The SsangYong Tivoli is a cheap and practical crossover, but the quality sometimes pales in comparison to that of other small SUVs.
The SsangYong Tivoli is a decent pick if you want comfortable, family-orientated driving on a small budget. Starting below £14,000 (and getting even cheaper if you buy via carwow), it drastically undercuts other compact SUVs like the Vauxhall Mokka X and Ford EcoSport. However, the cheapness is occasionally noticeable, like in the sometimes-scratchy interior and bouncy ride quality.
From the outside, the Tivoli is – by SsangYong standards – a fairly good-looking car. The grille, headlights and fog lights at the front are all sleek, while the back is as angular and futuristic-looking as a Transformer. The 16-inch steel wheels found on the base-level SE trim look a bit comically small when paired with the large body, but upgrading to 18-inch alloys on the ELX version will quickly resolve that.
As you step inside, the Tivoli is more of a mixed bag. Firstly, the space in the completely redesigned cabin is nothing short of excellent. The Tivoli could very easily accommodate a family of four, outdoing alternatives like the Mokka and the Nissan Juke. The storage is pretty generous, too. The Tivoli’s 423-litre boot – thanks to the base-level front-wheel-drive system – again outdoes the Juke and its 354 litres, even if the Renault Captur eclipses everything else with 455 litres.
However, the problem with the interior is the quality of the materials. At first glance, the plastics on the dashboard and in the doors are passable, but it doesn’t take much scrutiny to find some nasty-feeling nooks and crannies. As you live with the Tivoli, you will notice that things can get rather ‘scratchy’, putting it to shame against the comfy and convincing faux leather of the Mazda CX-5.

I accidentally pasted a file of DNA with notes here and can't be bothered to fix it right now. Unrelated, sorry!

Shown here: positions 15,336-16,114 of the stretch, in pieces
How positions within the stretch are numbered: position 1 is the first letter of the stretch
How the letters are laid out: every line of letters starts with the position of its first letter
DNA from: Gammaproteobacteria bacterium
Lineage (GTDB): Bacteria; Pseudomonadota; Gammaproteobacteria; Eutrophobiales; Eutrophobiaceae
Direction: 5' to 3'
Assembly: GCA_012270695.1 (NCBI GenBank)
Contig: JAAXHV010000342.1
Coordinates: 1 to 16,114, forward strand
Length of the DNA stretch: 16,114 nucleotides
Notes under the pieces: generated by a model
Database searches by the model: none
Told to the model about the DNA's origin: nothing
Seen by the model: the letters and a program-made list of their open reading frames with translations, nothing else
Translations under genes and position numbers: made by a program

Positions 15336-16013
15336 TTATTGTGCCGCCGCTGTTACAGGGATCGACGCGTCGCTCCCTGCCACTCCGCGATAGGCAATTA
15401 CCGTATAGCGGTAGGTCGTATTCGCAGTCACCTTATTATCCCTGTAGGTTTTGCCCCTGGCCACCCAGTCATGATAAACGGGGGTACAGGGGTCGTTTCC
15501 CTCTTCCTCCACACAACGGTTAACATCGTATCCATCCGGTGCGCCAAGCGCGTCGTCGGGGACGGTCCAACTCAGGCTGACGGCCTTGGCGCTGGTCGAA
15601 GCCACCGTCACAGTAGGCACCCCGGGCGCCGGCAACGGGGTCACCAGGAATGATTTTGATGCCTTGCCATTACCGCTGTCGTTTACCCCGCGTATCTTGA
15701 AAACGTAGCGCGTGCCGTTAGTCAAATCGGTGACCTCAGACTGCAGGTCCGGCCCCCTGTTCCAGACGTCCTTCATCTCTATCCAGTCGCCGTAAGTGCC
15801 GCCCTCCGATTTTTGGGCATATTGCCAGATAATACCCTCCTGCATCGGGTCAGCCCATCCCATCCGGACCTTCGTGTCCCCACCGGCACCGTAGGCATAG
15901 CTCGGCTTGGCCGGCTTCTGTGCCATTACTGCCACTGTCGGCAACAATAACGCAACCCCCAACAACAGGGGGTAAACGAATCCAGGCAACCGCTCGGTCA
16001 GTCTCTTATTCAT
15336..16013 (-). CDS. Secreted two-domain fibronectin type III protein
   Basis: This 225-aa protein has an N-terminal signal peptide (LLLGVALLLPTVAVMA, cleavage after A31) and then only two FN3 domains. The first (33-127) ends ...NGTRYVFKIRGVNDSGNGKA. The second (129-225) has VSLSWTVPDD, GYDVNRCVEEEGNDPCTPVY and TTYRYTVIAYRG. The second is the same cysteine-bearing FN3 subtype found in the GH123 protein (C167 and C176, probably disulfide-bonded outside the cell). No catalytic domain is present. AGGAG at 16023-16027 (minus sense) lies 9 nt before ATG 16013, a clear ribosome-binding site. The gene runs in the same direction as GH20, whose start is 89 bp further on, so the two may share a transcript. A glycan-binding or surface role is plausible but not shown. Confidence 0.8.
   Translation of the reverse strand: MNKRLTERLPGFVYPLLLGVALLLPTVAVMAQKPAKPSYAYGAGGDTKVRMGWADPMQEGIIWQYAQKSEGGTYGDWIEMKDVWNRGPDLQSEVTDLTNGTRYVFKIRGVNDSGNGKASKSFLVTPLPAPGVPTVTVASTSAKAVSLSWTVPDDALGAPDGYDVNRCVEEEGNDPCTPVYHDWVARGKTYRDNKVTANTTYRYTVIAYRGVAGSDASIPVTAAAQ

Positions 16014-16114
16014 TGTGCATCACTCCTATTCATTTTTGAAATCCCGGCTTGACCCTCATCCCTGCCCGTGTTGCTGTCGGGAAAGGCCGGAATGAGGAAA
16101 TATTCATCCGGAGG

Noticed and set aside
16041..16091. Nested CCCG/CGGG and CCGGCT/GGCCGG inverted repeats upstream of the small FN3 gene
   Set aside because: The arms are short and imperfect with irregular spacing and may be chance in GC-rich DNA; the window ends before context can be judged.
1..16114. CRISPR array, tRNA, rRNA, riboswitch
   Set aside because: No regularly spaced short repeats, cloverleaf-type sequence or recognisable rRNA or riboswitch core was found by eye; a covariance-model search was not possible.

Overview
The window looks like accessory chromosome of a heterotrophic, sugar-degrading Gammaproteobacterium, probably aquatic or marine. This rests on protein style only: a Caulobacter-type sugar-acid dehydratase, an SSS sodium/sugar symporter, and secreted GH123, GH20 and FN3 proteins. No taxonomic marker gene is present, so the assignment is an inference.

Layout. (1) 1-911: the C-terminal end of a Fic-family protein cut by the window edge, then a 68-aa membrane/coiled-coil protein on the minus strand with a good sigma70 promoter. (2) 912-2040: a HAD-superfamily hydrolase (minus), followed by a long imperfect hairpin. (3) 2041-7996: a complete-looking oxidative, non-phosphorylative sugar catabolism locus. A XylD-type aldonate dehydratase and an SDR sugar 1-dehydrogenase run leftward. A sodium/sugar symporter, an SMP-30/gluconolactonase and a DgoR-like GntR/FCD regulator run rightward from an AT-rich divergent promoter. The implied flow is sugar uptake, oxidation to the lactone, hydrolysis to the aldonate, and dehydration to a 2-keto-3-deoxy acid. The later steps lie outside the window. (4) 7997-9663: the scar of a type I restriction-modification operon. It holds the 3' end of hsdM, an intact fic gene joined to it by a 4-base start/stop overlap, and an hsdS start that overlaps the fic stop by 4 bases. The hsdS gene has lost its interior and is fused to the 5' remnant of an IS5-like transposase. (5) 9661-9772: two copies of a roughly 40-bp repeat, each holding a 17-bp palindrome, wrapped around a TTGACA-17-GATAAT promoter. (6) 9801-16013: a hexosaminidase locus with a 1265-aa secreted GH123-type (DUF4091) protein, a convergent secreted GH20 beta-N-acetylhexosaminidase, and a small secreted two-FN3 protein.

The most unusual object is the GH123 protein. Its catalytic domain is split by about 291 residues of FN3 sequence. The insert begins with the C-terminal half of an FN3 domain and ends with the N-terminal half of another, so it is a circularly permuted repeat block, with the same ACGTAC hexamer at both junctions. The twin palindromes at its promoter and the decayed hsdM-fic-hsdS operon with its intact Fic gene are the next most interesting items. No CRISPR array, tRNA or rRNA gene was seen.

For the price, the infotainment features inside the Tivoli are generous. Even the base trim comes with a radio that has iPhone and Bluetooth connectivity as standard. As you reach the top-spec Ultimate variant, you’ll get built-in satnav and a 7-inch touchscreen to boot. Safety features are also plentiful, with every version getting front, side and curtain airbags, autonomous braking, automatic door locks and forward collision alerts.
You get what you pay for with the Tivoli. It’s a cheap, roomy and decently-equipped SUV for a family of four, but the suspension and interior can’t compare with the dearer alternatives.
Driving the SsangYong Tivoli is like eating potato salad – it’s certainly OK, but far from exciting. You have the choice between 1.6-litre petrol and diesel engines – the more powerful petrol is better for short journeys, but the diesel is cheaper in the long run, capable of reaching up to 65mpg. Six-speed manual and automatic transmission options are available for the Tivoli and, while the latter is more economical, both feel pretty smooth during gear changes.
The problem is that the Tivoli isn’t the most comfortable during long-distance and motorway travel. Its stiff suspension does little to hide the bumps in the road. Luckily, the car is somewhat redeemed by its Smart Steer system, which can lighten the steering for parking and other manoeuvres, or make it heavier for twisting roads. Plus, the Tivoli is very adept in the city, thanks to a raised ride height that lends plenty of visibility, making it easy to see where you’re going. This elevation also means that loading child seats into the back is as simple as pie.
Unlike such similar SUVs as the Captur, the Tivoli even has the potential to take you off-road. While you shouldn’t exactly use the car to traverse the Amazon rainforest, it has an optional all-wheel-drive system that would have no trouble getting you out of a muddy campsite. It’s not quite on the Suzuki Jimny’s level of brilliance, but the electronic traction control transfers power to the wheels that need it, with little noise to speak of.
All things considered, the SsangYong Tivoli is the epitome of the phrase ‘cheap and cheerful’. For sure, it covers all the essentials of a small, family-accommodating SUV: spaciousness, urban driving, practicality and infotainment. The cheapness can be tangible from time to time but, if that doesn’t bother you, this is a handy, mid-range crossover not to be overlooked.